2019 Porsche 911 spy shots - Image via S. Baldauf/SB-MedienEnlarge Photo
Hybrid technology has infiltrated many spheres of the automotive industry, but some cars remain holdouts—and for good reason. Sometimes, hybrid tech doesn't quite mesh with a sports car's soul, even if it ultimately improves performance. For that reason, Porsche has steered away from introducing a 911 hybrid.
But, that doesn't mean the company thinks it would be a dud. “If we will bring a hybrid 911, it will also again be the best 911 ever,” Porsche technical communications manager, Hermann-Josef Stappen, told Motoring. The idea of 911 hybrid may not sit well with Porsche's customer base, however, something Stappen acknowledged after making the comment. “There are more things to think about…How many cars can we sell if we do it? Will our customers accept it?” he added.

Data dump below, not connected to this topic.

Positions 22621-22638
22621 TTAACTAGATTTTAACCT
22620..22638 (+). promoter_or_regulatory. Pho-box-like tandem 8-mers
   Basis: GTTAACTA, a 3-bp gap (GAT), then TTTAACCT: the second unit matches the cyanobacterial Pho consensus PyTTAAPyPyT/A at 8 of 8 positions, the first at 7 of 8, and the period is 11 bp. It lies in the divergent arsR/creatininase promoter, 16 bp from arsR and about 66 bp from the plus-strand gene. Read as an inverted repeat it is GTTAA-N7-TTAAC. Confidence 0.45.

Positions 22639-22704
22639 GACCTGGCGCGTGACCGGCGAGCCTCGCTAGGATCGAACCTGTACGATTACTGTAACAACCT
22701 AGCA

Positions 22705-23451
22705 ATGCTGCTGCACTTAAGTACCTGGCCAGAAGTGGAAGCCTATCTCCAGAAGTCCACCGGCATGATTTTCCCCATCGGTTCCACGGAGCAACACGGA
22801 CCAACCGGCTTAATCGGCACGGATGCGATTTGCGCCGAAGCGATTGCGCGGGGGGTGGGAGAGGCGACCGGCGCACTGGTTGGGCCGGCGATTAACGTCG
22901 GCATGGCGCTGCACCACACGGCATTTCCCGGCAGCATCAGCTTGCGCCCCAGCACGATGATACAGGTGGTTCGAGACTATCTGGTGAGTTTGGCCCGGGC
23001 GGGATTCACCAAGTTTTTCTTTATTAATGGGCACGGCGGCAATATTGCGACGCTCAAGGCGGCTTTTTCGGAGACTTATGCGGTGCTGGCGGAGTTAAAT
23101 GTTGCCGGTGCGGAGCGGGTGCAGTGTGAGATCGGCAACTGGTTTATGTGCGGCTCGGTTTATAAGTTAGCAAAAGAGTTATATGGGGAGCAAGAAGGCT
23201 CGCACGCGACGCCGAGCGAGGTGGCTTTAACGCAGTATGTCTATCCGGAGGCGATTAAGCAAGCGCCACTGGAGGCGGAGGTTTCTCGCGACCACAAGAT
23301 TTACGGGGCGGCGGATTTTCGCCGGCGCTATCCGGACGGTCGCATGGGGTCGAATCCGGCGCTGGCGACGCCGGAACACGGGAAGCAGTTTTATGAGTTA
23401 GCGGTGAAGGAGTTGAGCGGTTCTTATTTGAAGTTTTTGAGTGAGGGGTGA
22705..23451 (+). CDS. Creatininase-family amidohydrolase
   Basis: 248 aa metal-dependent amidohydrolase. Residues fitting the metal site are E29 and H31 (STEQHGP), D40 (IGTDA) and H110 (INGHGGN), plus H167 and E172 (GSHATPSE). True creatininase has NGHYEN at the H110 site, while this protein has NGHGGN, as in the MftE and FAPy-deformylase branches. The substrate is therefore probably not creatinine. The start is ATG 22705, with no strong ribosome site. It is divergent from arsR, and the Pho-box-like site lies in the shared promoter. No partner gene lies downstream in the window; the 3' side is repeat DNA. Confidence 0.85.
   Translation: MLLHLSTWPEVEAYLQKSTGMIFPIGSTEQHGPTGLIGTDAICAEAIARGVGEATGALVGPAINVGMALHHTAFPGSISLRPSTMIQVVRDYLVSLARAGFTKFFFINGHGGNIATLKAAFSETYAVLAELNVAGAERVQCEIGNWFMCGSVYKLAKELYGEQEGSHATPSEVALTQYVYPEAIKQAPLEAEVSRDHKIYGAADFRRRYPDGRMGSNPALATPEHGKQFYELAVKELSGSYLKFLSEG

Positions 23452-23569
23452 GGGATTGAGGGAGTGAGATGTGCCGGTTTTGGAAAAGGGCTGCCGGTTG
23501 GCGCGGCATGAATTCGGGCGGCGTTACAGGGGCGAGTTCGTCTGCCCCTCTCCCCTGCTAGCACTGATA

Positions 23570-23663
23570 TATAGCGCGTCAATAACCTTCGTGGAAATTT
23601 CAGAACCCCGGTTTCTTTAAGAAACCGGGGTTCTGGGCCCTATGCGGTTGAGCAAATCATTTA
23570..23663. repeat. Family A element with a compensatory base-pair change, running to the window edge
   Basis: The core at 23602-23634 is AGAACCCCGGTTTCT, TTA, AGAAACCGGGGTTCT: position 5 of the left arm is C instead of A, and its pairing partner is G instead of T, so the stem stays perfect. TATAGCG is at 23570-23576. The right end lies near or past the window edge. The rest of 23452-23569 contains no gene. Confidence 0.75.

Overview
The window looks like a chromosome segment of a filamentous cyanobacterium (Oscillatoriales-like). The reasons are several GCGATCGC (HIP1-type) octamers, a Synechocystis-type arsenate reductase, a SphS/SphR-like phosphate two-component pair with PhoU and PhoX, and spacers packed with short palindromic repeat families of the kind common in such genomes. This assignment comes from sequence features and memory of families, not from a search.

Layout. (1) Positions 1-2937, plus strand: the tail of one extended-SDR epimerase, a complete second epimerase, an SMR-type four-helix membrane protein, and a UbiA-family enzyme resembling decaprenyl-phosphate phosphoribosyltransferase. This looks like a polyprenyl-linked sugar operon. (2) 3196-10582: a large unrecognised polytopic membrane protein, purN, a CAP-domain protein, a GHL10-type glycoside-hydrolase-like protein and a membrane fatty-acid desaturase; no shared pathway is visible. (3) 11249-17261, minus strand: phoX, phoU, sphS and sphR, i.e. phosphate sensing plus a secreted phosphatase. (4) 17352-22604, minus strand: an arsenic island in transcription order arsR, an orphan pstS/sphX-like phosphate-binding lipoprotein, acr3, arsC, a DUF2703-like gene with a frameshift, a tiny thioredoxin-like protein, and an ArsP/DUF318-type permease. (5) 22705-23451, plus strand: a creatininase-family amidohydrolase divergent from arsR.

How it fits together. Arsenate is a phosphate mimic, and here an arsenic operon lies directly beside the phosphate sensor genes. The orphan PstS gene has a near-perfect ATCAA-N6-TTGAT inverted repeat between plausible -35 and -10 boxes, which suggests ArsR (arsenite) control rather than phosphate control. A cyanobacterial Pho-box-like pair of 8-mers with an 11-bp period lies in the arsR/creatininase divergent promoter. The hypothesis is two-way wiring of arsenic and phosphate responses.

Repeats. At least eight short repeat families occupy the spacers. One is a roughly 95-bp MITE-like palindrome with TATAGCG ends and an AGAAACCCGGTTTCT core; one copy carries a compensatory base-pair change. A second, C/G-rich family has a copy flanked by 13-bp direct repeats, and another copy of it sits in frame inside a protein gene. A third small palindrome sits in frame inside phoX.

Porsche reportedly dropped plans for a 911 hybrid altogether earlier this year. That news came after the German sports car maker confirmed in 2015 there would be a 911 hybrid. Porsche cited cost as a major factor surrounding the cancellation of the 911 hybrid. That, combined with uneasy feelings over customer reception, and a business case became difficult to make.
Outside of the storied 911 nameplate, Porsche did recently introduce the 2018 Panamera Turbo S E-Hybrid. The brand's hatchback/sedan combines an electric drive system and a twin-turbocharged V-8 engine for total output of 680 horsepower and 626 pound-feet of torque, a substantial increase over the regular Panamera Turbo. However, the Panamera caters to a very different customer than the 911 does and it can afford to carry some extra weight for batteries and electric motors.
Ultimately, the success of the Panamera S E-Hybrid and the overall market reception for hybrid sports cars will likely decide the fate of the 911 hybrid. It's certainly not off the table.
“We are looking constantly at it. It’s not decided yet,” Stappen added.